Without risk you lose danger, production that’s safely bound in endless perimeters on an endless timescale allows everyone to sit around without fear, without the punch to take chances. The point at where you lose an end, or remove the real life precarity becomes the point where you lose a focus, narratives slip out of people’s hands…something which has been sliding into the ethos of certain cultural venues in Manchester.
Rife still is the ideals that artists should be provided ‘free’ space in a city purely on the cultural leverage they can bring, leverage that always turns into accidental advertisement for the spaces they reside. Cheer up doll, surely you weren’t blind to your property guardianship, favours like those always feel sour when the actuality of your purpose surfaces. But within this guardianship safety of “5 year plans” and endless space comes endless comfort, a cultural blanket for a hoard of creators and lost is any inherent urgency, spark, attack, you know…pzazz….via this institutional safety. When the support structures do all the ‘grown up’ stuff we can just get on with forgetting about the real world and dither in tepid artistic play, eh? Just because you're offering up free culture doesn't mean you should be fast-tracked to free space, darling.
Federation House for me, before moving back to Manchester, struck me from afar as a newly born star in a artistic landscape that could leave me mildly bored and slightly despairing of the grassroots scene, its scattered and inconsistent production and minimal critical ethos with a seeming lack of any desire to breech the ranks of low level artistic merit. “Move to London if you wanna be seen on the scene kid” was one friends response. So for new space(s) to begin emerging kinda felt exciting, kinda, maybe for a few months at least.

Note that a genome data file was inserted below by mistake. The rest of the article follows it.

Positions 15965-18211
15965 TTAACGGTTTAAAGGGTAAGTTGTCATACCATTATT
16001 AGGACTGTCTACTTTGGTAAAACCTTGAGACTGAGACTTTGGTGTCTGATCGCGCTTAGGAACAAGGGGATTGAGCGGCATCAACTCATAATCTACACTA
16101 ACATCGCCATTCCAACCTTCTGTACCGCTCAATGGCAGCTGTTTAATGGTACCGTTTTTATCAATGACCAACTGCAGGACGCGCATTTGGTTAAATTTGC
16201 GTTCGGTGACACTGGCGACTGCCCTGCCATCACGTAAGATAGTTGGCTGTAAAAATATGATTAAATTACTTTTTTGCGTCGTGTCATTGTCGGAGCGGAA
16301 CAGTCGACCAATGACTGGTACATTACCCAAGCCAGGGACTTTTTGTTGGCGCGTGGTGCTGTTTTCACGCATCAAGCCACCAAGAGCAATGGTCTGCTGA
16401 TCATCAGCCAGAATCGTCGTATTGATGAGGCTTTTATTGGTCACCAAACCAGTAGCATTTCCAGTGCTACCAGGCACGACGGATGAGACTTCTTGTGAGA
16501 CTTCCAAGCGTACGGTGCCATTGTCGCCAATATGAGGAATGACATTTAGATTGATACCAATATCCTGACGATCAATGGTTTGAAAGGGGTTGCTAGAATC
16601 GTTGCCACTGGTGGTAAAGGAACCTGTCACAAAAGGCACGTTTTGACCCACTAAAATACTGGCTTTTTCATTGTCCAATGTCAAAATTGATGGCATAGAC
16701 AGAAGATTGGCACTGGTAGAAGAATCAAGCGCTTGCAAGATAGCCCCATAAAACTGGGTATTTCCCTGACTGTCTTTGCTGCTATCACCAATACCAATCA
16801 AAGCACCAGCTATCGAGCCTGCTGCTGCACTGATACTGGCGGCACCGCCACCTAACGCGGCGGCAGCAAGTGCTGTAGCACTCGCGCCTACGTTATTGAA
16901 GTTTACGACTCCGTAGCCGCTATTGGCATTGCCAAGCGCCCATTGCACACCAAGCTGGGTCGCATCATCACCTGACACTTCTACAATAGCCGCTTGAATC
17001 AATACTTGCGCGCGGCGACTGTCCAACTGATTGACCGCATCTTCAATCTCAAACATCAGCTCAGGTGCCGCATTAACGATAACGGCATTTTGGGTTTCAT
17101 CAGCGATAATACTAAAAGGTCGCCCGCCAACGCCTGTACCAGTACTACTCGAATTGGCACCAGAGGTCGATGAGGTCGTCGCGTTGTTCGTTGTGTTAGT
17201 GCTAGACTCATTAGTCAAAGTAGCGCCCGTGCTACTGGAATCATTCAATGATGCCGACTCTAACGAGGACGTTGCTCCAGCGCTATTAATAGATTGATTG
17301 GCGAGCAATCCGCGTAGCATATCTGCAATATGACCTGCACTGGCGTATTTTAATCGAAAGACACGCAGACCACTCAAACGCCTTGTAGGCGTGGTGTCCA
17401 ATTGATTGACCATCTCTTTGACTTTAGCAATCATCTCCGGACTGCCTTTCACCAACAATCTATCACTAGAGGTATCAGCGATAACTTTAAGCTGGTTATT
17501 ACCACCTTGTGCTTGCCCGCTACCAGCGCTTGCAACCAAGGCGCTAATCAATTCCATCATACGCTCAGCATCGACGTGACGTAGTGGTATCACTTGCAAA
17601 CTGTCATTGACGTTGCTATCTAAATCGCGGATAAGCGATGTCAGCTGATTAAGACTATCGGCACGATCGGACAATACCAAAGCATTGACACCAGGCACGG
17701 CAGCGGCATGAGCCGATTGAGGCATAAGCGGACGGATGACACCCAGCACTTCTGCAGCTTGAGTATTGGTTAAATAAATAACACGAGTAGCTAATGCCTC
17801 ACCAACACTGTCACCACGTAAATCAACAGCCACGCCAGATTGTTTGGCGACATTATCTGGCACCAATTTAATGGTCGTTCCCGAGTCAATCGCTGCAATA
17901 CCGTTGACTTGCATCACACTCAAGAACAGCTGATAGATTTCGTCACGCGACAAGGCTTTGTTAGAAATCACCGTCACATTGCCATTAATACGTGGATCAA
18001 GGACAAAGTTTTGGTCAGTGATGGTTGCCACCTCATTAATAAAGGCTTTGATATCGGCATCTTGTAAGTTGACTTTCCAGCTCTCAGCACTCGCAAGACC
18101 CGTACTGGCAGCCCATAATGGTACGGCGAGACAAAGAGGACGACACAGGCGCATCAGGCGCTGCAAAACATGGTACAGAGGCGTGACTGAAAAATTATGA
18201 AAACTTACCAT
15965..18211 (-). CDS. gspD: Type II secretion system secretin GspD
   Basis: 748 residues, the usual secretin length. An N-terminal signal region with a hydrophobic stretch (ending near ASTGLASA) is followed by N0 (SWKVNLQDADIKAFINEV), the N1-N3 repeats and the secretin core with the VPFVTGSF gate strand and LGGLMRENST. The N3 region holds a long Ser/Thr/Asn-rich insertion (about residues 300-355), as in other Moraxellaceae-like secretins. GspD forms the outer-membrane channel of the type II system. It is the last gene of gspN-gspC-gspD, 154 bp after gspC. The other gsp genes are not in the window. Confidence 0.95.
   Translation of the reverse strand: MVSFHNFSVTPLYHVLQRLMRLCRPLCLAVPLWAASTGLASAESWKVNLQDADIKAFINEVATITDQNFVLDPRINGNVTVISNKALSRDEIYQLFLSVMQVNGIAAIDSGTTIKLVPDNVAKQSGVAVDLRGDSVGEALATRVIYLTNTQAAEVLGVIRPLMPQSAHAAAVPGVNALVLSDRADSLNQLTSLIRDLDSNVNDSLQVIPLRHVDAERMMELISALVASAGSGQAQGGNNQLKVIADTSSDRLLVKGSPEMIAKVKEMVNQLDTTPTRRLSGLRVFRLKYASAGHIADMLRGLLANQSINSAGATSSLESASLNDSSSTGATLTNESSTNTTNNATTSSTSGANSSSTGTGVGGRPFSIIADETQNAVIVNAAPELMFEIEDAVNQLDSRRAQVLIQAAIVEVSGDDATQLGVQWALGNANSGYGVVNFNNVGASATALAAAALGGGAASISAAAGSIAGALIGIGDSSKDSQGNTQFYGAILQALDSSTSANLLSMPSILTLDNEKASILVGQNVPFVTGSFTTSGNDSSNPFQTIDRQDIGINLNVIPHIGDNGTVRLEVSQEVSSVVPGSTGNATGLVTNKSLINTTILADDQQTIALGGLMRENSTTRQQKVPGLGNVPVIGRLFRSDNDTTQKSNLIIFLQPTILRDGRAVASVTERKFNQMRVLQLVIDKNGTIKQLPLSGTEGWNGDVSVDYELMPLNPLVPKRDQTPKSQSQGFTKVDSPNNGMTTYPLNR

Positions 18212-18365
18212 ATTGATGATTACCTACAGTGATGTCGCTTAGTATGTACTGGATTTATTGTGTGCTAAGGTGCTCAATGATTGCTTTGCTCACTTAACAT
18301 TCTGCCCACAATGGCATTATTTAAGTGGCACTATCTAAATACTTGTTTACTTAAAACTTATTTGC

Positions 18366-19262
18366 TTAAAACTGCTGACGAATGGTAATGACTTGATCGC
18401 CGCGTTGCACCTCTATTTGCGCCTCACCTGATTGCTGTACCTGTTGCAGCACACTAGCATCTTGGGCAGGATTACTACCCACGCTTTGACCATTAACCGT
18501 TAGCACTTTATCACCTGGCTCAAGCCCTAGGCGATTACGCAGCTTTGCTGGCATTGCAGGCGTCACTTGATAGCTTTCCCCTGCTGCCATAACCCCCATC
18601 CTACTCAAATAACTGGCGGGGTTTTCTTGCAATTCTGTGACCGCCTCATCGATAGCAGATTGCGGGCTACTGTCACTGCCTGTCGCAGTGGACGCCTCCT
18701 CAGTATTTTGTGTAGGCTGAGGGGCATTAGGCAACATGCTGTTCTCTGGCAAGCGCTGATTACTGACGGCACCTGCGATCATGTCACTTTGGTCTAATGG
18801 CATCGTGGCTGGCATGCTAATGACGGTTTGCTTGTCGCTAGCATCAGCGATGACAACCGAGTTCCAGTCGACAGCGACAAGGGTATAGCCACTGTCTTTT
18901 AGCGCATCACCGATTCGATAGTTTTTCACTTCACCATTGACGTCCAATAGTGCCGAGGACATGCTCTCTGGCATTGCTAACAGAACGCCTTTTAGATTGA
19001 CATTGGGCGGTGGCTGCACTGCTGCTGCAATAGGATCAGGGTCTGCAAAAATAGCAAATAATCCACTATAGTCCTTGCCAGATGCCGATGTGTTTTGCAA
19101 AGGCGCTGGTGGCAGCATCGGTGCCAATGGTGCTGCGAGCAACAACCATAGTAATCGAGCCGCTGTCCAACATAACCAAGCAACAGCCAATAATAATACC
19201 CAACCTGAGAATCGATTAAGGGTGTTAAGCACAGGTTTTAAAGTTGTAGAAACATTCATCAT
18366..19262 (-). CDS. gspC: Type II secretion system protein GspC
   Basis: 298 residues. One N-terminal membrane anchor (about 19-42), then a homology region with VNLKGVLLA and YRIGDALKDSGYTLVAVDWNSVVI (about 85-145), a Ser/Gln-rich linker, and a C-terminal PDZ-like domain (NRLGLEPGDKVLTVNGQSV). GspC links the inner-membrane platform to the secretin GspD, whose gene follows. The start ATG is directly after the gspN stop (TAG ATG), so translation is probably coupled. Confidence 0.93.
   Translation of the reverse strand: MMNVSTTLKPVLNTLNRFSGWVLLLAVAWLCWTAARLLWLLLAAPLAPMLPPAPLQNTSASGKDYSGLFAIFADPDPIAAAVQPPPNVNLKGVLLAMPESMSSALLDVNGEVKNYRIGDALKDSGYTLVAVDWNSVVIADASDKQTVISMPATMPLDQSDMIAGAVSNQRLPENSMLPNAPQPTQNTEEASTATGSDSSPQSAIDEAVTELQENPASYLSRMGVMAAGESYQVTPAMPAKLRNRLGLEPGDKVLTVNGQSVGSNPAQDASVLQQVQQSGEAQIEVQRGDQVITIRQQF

Little has really thrown me off kilter though in Manchester’s art scene thus far and my expectations of a space like Federation House being used as a kind of North-West V22 / Chisenhale where quelled visit by visit [I’m aware the space provided a wider range of layers (studios, workshops etc) than it’s surface public offerings, but the point here is more concerned around its exhibition/project potential and the likes]. Smatterings of stuff have shone out when the spaces are attacked, grappled with and the artworks would begin to register beyond a human scale and more so at an all encompassing architectural level which the building would already drape overbearingly onto its visitors. Shed Show and Hankering for Classification really pushed the space to make you forget its vastness, whilst Liz West’s ‘Your Colour Perception’ fired back at the often eclipsing hollow with something which both sank the room into colour yet upheld its boundaries, features, turning the emotionless architecture into both an actual and psychological experience (or equally some Insta-fodder for the web, which no doubt could have sold the building to potential investors from the ofset...).